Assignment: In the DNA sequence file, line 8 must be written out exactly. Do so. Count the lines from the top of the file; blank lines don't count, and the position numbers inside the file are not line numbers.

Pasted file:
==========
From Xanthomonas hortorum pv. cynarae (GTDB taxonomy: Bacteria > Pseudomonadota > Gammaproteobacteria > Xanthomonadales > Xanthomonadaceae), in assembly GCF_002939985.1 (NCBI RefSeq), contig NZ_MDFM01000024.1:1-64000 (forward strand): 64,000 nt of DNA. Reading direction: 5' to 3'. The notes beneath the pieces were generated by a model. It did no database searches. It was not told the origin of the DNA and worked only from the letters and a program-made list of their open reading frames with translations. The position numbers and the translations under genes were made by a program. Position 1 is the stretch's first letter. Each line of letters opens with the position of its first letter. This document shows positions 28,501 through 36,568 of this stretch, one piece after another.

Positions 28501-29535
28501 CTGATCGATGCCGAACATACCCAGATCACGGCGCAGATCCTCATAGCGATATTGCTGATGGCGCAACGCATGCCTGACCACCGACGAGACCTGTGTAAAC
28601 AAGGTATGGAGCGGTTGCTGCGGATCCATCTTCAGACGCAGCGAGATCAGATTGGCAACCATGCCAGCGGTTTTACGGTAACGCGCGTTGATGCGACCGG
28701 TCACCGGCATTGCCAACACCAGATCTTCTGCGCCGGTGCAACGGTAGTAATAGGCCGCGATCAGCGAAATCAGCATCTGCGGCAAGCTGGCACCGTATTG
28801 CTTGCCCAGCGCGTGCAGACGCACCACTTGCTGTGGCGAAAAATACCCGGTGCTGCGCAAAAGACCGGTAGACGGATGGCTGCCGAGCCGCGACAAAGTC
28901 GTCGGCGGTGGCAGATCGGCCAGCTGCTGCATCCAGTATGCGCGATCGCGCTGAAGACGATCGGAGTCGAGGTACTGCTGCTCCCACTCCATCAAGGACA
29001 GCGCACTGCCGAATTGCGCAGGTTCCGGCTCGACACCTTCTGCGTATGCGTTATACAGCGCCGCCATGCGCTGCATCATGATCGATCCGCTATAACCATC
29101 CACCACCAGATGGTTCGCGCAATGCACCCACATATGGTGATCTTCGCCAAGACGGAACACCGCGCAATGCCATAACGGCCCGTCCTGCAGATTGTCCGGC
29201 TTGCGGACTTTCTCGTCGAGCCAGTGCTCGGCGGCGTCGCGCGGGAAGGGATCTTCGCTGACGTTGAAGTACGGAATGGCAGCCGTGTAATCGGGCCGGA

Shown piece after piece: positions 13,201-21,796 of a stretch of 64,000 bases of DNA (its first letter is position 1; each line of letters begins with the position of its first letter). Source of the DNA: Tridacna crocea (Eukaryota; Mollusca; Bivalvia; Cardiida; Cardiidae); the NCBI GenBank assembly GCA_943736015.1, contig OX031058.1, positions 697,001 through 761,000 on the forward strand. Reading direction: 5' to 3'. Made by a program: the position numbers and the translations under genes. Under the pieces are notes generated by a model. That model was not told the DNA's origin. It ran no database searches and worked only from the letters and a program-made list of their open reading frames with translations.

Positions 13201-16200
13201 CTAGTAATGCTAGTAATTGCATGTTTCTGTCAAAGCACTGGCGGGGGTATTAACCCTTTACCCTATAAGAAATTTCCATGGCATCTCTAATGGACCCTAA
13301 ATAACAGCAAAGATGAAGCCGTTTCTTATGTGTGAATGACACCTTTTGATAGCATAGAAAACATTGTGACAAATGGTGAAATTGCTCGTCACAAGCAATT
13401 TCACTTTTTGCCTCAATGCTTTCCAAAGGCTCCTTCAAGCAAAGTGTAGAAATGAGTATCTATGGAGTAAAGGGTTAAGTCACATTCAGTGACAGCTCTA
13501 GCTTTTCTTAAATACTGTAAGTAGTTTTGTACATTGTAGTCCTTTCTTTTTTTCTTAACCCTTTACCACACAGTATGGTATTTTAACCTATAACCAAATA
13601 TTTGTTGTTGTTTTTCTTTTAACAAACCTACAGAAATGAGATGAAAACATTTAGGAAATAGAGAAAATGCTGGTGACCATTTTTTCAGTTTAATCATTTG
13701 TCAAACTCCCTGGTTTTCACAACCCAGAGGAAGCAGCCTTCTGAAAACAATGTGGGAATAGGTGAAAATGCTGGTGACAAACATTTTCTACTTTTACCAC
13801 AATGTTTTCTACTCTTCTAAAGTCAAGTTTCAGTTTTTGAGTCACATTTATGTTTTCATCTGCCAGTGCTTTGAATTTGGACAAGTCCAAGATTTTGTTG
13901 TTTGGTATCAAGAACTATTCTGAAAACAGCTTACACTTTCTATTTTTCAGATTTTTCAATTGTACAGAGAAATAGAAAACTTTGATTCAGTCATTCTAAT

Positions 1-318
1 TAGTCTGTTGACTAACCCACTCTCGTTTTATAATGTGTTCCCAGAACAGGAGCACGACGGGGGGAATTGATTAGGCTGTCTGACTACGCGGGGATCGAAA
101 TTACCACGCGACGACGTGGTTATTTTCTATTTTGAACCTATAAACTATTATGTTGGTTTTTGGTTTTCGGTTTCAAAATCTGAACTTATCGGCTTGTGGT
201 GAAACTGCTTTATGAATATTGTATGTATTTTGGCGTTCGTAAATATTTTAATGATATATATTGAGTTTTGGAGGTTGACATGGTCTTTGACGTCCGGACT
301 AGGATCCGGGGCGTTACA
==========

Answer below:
29001 GCGCACTGCCGAATTGCGCAGGTTCCGGCTCGACACCTTCTGCGTATGCGTTATACAGCGCCGCCATGCGCTGCATCATGATCGATCCGCTATAACCATC